I awoke to the sound of my mother’s voice. Four words slipped out of her mouth--Nana died last night. She stood there looking at me through blurry eyes to see if I had gotten the message; she left at the stirring of the sheets and a mumbled okay to hide her bloodshot eyes and dried tears and bare face and baggy eyelids and cracked lips. I only got a quick glance of her shuffling away and wiping tears from her eyes.
I sat in bed waiting. I was waiting for reality to strike me against the head, I was waiting for my grandmother to walk in and give me a hug, and I was waiting for tears to stream down my face while the cold body of my grandmother still lay in her bed waiting for the mortician to cart her away to my grandfather. Waiting. The mortician came. Tears did not come. For fourteen minutes and one eternity, my bedsheets held me to my bed like medical restraints hold epileptics down during convulsions. I was lost in my mind while searching for every already fleeting memory of a grandmother I had loved so dearly. I found the regret of not going to visit her last night. I found the images of music notes from the failed attempts at piano lessons. I found the wig she wore to give her a bright red flame about her; however, that flame had slowly withered out, and I found the embers within her last few breaths. As eternity ended only through the slow encroach of daylight from the window, I grasp at my shackles and threw them off only for them to hit the floor and pull at my ankles.
With sorrow hanging at my feet I stumbled into the bathroom and turned the water to a simmer. I stepped through the threshold of the shower. Heavy rain slammed against my barren skin. Wishing for the pain manifest itself. What boy didn’t cry at the death of his grandmother? The water stung at my flesh and rolled down my face like an imposter. But my eyes remained a desert tundra. I grabbed the shampoo and measured out a dose of the liquid slightly greater than necessary. My hands ran through my hair and the mixture of bed dust and dead hair flowed down. I hesitated for a moment and opened my eyes as the concoction flew in my eyes. I cried.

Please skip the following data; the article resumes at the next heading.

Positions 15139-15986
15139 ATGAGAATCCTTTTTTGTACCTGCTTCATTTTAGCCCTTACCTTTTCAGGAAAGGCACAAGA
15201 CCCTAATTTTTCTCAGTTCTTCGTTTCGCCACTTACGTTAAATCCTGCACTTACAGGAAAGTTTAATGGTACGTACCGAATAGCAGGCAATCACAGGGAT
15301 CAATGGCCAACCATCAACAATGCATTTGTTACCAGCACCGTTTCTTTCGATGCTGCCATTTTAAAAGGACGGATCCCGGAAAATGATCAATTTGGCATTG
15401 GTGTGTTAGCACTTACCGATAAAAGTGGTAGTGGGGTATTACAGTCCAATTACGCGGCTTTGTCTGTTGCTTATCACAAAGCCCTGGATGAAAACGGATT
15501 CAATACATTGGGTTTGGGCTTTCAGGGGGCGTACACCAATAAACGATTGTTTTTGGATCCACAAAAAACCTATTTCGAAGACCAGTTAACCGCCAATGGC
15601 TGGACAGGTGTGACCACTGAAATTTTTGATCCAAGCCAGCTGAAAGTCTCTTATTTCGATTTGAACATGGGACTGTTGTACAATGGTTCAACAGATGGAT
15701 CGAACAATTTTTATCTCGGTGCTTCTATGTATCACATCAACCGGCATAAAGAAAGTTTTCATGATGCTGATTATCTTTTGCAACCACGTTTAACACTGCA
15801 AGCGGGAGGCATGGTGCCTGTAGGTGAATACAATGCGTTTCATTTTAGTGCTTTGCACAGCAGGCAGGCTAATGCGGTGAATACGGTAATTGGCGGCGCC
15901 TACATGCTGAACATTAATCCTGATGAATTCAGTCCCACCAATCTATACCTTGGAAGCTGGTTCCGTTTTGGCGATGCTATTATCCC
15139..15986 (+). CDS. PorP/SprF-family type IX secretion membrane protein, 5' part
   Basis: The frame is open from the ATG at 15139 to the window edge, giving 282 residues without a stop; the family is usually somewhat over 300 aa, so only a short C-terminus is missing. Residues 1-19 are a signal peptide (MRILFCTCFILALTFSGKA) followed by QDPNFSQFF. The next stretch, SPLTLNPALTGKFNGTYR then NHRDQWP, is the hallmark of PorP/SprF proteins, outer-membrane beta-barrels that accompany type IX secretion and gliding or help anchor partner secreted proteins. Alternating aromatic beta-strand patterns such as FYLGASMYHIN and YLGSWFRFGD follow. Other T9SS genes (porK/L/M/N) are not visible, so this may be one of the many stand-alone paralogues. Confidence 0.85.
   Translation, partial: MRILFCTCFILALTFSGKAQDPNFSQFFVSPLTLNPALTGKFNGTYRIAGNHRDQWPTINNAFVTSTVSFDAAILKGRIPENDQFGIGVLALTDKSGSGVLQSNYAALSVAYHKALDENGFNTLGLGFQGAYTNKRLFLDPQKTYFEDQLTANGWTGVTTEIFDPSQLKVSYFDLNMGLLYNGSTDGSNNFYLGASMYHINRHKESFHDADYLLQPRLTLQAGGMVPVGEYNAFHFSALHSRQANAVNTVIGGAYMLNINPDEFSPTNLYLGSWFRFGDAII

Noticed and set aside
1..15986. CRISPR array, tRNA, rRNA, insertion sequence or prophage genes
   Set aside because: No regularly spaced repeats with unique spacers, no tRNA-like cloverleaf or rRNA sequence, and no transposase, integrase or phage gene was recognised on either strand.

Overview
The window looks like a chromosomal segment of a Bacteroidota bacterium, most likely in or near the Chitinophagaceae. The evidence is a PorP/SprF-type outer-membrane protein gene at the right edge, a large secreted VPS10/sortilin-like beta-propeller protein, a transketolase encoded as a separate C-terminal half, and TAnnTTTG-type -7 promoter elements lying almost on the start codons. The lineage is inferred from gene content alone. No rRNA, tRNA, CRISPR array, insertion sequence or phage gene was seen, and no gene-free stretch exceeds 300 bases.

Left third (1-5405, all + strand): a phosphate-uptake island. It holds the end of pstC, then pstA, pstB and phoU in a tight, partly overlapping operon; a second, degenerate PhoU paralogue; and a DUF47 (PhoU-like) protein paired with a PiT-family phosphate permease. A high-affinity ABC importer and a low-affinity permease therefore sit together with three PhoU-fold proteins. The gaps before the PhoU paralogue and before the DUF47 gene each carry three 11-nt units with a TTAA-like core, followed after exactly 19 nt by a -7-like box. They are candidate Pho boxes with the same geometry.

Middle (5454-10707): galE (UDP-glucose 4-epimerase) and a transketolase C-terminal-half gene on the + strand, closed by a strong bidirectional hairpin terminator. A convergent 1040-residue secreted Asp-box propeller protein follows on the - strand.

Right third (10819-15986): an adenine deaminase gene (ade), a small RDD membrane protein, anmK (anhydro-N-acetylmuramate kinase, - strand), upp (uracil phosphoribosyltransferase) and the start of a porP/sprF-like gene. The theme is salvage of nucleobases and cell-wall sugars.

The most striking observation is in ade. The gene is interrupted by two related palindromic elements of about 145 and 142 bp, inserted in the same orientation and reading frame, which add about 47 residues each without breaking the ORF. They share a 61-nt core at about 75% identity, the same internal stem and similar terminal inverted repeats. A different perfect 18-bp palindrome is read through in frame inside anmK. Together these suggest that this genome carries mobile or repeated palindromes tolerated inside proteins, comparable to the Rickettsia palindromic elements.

After many months of separation from this event, I finally looked down. I identified my restraints, emotion. The problem that lead me to such implosive behavior was both chemical and physiological. The logical section of my brain craves to simplify that sadness to a lack of serotonin and the cruel remnants of underdeveloped ancestral animalistic impulses. I want to believe I can break free from this physical prison and soar into my own mindscape beyond simple emotions. The truth of the situation is that we exist with limited control. We are like pilots guiding machines far beyond the scope of our control panels. We are trapped in a prison that cannot be destroyed in fear of it collapsing in on ourselves.